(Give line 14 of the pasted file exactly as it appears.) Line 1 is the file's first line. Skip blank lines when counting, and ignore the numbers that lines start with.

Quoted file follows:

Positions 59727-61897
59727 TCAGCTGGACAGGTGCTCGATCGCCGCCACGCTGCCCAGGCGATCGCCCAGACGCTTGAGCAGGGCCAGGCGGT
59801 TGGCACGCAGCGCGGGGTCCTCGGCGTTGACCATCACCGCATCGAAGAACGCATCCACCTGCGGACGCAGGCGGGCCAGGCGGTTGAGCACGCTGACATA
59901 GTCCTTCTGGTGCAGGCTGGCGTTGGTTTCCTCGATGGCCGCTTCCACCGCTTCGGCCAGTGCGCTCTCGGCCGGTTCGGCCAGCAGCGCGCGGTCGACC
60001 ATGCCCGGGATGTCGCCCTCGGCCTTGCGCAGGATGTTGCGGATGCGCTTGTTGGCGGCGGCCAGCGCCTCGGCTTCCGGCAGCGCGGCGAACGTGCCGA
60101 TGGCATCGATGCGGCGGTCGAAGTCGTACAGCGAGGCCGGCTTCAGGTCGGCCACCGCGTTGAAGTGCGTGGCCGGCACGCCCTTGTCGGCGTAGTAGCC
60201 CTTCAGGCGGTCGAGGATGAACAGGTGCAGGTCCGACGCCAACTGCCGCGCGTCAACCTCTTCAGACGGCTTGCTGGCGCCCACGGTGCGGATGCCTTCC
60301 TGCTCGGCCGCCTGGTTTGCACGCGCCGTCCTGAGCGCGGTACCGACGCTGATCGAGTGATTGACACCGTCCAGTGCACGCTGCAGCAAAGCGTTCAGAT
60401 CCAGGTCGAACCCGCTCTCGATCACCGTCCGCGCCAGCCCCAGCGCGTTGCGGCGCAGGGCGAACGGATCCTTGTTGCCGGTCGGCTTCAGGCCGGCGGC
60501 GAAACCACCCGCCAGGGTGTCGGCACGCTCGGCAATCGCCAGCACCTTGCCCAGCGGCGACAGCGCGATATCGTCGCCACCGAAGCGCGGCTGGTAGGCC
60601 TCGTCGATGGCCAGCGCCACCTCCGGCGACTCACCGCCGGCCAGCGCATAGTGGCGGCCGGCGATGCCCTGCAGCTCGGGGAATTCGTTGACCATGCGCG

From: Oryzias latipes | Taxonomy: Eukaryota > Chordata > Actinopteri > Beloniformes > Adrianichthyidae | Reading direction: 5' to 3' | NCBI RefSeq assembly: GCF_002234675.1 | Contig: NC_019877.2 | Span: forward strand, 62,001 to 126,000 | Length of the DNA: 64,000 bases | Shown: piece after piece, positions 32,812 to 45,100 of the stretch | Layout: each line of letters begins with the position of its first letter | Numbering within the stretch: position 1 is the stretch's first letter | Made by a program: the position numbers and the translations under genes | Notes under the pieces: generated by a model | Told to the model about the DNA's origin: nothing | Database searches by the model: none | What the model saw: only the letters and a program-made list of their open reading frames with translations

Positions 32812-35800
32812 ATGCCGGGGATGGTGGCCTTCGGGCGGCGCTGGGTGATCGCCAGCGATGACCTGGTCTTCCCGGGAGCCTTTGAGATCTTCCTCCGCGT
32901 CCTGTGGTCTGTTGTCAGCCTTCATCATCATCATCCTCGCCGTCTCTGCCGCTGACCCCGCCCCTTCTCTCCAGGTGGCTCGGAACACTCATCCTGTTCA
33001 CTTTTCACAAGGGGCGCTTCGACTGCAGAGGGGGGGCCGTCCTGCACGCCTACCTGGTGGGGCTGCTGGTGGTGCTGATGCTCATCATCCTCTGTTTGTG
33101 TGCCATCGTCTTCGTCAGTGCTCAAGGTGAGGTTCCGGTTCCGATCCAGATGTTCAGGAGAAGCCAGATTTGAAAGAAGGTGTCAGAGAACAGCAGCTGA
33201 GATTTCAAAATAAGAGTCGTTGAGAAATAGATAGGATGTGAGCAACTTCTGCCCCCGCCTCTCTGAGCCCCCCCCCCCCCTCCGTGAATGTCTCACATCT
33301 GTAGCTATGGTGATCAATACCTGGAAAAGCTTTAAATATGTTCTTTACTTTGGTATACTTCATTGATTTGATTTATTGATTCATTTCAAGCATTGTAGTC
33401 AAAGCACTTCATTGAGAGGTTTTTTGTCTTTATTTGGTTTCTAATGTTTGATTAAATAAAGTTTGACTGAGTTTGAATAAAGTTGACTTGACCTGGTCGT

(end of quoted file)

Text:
32812 ATGCCGGGGATGGTGGCCTTCGGGCGGCGCTGGGTGATCGCCAGCGATGACCTGGTCTTCCCGGGAGCCTTTGAGATCTTCCTCCGCGT